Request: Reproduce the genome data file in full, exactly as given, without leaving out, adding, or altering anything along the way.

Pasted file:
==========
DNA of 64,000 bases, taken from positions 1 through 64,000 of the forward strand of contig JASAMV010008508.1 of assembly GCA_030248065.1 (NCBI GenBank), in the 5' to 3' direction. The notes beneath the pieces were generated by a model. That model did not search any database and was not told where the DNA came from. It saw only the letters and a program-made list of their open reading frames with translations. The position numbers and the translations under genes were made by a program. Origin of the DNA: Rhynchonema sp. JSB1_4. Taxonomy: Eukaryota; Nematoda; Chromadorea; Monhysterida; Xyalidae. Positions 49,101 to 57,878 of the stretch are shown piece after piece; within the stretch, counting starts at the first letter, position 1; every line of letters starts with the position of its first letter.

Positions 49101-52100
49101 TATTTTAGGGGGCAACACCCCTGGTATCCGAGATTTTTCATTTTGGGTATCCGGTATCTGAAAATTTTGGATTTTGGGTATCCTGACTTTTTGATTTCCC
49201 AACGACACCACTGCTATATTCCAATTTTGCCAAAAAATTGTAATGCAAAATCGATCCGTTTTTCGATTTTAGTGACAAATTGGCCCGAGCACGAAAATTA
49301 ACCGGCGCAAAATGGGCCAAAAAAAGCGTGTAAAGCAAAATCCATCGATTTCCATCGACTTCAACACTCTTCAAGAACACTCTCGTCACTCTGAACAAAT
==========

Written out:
DNA of 64,000 bases, taken from positions 1 through 64,000 of the forward strand of contig JASAMV010008508.1 of assembly GCA_030248065.1 (NCBI GenBank), in the 5' to 3' direction. The notes beneath the pieces were generated by a model. That model did not search any database and was not told where the DNA came from. It saw only the letters and a program-made list of their open reading frames with translations. The position numbers and the translations under genes were made by a program. Origin of the DNA: Rhynchonema sp. JSB1_4. Taxonomy: Eukaryota; Nematoda; Chromadorea; Monhysterida; Xyalidae. Positions 49,101 to 57,878 of the stretch are shown piece after piece; within the stretch, counting starts at the first letter, position 1; every line of letters starts with the position of its first letter.

Positions 49101-52100
49101 TATTTTAGGGGGCAACACCCCTGGTATCCGAGATTTTTCATTTTGGGTATCCGGTATCTGAAAATTTTGGATTTTGGGTATCCTGACTTTTTGATTTCCC
49201 AACGACACCACTGCTATATTCCAATTTTGCCAAAAAATTGTAATGCAAAATCGATCCGTTTTTCGATTTTAGTGACAAATTGGCCCGAGCACGAAAATTA
49301 ACCGGCGCAAAATGGGCCAAAAAAAGCGTGTAAAGCAAAATCCATCGATTTCCATCGACTTCAACACTCTTCAAGAACACTCTCGTCACTCTGAACAAAT